Business Development

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How do you plan for a future in an age of massive disruption?

Technology is transforming old industries and creating new job categories that didn’t exist as recently as 5 years ago. Adding the impact of artificial Intelligence, machine learning, genetic engineering, and the Internet of Things —these forces will change the nature of work for the future. Which jobs will be replaced by machines, or end all together? Just how important is digital literacy to future success?

The forces shaping the future

The shape that the workforce of the future takes will be the result of complex, changing and competing forces. Some of these forces are certain, but the speed at which they will unfold is hard to predict. Regulations and laws, the governments that enact them, broad trends in consumer, citizen and worker sentiment all will influence the transition toward an automated workplace. The pace of change is accelerating. Competition for the right talent is fierce. And ‘talent’ no longer means the same as it did ten years ago; many of the roles, skills and job titles of tomorrow may be unknown to us today. How can organizations prepare for a future that we can’t necessarily predict? How will your talent needs change? There have been numerous research papers and job reports written and they can all be summarized into the following main points:

Focus on skills, not titles.  The high-paying jobs of the future are more complex, multi-disciplinary, and what Burning Glass calls “hybrid.”  They require a wide set of skills from different fields (design, user experience, data analysis and interpretation, business acumen), and as a result are rapidly increasing in value. The takeaway here is to focus on building a solid base of skills and fluency applicable to many occupations.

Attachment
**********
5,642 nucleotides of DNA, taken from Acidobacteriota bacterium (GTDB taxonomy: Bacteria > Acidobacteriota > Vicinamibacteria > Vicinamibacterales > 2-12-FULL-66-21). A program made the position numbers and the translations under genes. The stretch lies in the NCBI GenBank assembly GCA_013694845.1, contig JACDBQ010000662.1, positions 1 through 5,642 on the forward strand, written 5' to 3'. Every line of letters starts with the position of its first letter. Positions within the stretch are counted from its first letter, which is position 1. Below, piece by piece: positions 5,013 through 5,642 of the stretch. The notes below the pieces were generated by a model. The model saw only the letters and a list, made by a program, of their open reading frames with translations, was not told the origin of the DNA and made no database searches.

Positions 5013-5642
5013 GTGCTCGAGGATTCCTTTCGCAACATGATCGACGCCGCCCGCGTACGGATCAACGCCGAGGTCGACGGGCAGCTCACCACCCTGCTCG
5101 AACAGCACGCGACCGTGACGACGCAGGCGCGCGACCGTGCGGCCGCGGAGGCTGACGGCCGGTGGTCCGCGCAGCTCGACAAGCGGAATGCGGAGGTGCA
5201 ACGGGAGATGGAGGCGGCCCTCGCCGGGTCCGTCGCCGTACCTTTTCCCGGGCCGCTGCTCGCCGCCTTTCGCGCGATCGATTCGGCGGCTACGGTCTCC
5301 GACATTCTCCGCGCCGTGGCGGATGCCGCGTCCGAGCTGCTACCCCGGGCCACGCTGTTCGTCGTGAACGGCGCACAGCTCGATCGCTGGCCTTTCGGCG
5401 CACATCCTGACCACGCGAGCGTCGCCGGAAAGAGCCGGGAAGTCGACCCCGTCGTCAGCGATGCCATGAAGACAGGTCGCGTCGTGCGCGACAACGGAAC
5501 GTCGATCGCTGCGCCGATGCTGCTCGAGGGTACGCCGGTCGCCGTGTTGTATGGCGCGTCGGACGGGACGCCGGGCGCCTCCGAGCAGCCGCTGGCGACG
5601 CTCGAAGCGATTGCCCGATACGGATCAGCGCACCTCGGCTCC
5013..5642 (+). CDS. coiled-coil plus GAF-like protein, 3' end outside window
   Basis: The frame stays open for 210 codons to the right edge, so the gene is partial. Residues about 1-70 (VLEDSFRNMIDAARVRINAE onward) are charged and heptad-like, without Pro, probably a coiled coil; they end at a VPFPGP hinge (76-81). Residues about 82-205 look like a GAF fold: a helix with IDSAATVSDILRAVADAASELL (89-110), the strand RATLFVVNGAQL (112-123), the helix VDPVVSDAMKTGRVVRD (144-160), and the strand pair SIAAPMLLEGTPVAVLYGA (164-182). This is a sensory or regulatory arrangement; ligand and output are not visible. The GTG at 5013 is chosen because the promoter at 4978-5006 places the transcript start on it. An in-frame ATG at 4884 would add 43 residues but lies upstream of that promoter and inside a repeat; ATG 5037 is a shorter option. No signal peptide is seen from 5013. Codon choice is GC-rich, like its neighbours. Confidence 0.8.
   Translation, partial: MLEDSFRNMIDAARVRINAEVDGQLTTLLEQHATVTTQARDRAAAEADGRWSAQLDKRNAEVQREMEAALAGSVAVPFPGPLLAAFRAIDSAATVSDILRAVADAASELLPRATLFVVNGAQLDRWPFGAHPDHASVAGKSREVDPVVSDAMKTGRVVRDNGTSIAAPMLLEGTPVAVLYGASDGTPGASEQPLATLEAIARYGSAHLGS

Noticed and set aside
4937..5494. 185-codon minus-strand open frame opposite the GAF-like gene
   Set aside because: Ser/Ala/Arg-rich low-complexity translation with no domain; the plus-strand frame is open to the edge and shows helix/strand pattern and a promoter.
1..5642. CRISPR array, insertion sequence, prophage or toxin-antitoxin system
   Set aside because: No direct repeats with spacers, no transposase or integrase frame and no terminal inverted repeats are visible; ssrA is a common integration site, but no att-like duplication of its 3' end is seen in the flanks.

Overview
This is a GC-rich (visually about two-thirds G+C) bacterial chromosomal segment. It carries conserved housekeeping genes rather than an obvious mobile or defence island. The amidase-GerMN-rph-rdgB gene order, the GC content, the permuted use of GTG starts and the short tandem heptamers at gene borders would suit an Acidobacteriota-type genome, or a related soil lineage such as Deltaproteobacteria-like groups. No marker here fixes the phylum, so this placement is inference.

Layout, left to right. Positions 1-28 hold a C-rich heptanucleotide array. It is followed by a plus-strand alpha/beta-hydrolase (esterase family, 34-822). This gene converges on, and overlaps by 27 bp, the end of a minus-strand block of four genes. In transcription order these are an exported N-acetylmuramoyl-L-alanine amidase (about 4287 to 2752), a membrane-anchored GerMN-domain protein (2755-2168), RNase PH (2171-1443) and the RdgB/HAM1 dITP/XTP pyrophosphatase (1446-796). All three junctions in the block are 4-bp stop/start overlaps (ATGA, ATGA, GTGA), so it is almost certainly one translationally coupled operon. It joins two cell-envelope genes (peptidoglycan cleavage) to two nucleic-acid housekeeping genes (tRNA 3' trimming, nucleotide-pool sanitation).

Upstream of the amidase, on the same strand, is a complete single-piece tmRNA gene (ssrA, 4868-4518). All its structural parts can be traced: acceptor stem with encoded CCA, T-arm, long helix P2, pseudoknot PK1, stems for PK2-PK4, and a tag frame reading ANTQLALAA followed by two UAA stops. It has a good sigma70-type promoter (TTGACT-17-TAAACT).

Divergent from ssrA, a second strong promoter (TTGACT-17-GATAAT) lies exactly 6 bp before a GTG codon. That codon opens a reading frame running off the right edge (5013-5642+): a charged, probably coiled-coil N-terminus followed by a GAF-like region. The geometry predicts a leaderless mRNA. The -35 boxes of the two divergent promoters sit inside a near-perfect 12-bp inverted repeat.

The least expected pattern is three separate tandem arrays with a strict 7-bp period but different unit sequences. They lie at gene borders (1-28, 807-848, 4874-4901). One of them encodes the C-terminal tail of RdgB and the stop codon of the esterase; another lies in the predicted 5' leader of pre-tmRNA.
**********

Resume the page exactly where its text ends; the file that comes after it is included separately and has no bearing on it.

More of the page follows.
Job ladders are gone.  We are now in an age of job lattice — moving up, across and sideways over the course of our careers.  Skills remain, but as industries merge and re-form and job requirements shift, progress won’t be as linear.

Workplace skills are sometimes equal to or more important than technical proficiency. Adaptability, collaboration, problem solving, empathy, and social awareness cannot be replaced by machines. A recent LinkedIn study found 57% of leaders say soft skills are more important than hard skills and are becoming harder to find in today’s labor market candidate pools.

We must end the myth that your education is over once you graduate.  Today global competition and technology change require us all to be lifelong learners.  Curiosity is key in the new world of work. As Josh Bersin says, “In some ways, this is how jobs and careers have always evolved. Automation changes every job over time, and if we don’t continuously move up the “human value curve” we can fall behind.”

The evolving world of work requires us all to be entrepreneurs.  An entrepreneurial mindset is more and more vital in the creative disruption underway in our economy.  It’s equally necessary for those filling job openings as those creating their own, do-it-yourself future, building the next business enterprise.  This is the gig economy imperative.

As long as we stay curious, are open to change and build a repertoire of diverse technical and professional skills, we can continue not only to survive but also thrive.




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